In Jesus’ time, the common man did not understand that God lived within.  The idea of the spirit animating the soul-mind and the principle of a kingdom within remained hidden, a part of the secret teachings.  Conscience was understood, but to form a relationship with God, much less receive tutoring from Him, remained a veil not yet lifted.  Therein, the population suffered from a great loss of consciousness.  In the midst of beseeching, sacrificing, and crying out, God remained only out-pictured.  The pathway Jesus taught always urged others forward, whether by healing, teaching or example, but always sowing seeds of awakening onto the field of which each man stood.

Noah does not place faith in his own actions or performance.  Noah has heard from God, and through faith that is enough for him.  In the teaching of the Way, listening to God’s promptings is an important quality for spiritual progression.  There are many ways in which one may listen: quiet time with God, prayer, a state of mind open to Him, inward inspection, considering quietly what is wisdom, and waiting for His Word with expectation, this seems much of what Noah is up to in his daily life.  For Noah, all of the above attributes lead to action.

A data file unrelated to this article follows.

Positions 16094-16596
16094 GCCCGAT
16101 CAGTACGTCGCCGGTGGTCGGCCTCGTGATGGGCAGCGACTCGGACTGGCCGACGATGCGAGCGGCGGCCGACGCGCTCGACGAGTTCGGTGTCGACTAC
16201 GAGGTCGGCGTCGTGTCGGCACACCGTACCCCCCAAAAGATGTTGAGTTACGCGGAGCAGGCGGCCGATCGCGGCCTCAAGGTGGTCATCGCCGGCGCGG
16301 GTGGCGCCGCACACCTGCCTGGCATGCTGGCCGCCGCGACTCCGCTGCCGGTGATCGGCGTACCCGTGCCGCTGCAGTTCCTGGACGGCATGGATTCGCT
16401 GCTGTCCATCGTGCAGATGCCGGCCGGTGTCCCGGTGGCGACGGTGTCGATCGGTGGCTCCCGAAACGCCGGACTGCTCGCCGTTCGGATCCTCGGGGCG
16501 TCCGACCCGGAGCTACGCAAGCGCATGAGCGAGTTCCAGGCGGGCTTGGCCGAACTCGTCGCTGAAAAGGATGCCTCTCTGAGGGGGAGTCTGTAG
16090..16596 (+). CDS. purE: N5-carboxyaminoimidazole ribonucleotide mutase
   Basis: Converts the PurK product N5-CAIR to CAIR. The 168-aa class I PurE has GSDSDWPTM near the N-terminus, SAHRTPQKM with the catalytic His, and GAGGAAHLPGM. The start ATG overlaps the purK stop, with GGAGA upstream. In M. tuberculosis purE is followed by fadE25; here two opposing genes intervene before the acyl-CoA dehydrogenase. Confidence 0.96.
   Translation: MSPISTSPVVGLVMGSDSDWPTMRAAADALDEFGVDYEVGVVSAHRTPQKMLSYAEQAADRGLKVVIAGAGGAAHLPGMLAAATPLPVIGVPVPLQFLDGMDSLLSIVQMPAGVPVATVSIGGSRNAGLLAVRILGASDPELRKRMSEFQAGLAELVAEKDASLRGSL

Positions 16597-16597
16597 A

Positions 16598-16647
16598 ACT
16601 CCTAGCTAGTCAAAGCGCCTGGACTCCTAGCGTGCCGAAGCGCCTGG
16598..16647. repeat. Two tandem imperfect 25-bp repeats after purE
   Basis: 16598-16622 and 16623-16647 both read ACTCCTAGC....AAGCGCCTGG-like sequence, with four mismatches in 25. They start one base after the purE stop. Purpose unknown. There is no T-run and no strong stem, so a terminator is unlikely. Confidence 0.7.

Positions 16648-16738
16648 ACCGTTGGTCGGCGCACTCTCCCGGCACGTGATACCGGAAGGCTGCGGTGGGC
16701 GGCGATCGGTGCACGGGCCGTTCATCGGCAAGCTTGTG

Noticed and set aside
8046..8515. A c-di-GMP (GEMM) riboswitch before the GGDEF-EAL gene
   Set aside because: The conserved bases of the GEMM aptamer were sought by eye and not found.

Each person determines his or her own spiritual individuality based on how they proceed on the pathway.  Communing with God and speaking to God assists each person so that he may receive guidance.  To pray openly allows conversance with God, even though His answer may arrive quietly and from within.  Students considering the Way should closely consider their current pathway.  A righteous pathway requires attention and must remain integral to daily life.  It seems clear that Noah and his family pursue such active ministry.


What makes man ripe for destruction, and why would that pertain to us or walking in the Way?  A key scripture tells us.  Verse 6.6 “And it

The Deluge. Noah’s Ark. Book of Genesis. Chapters 6-9. Engraving. (Photo by: PHAS/Universal Images Group via Getty Images)

repented the Lord that he had made man on the earth, and it grieved Him at His heart.”  That God’s thinking toward man changed at this critical time in history does not mean that God in His person had changed.  He is, ‘I Am That I Am’.  From Cain’s seventh-generation son, Lamech, and including interfering spirits and giants born of an unholy wedlock, such that the grievance struck God’s heart.



Consider the feelings of the ‘God who is a Spirit’ like you consider your own feelings.



God Bless!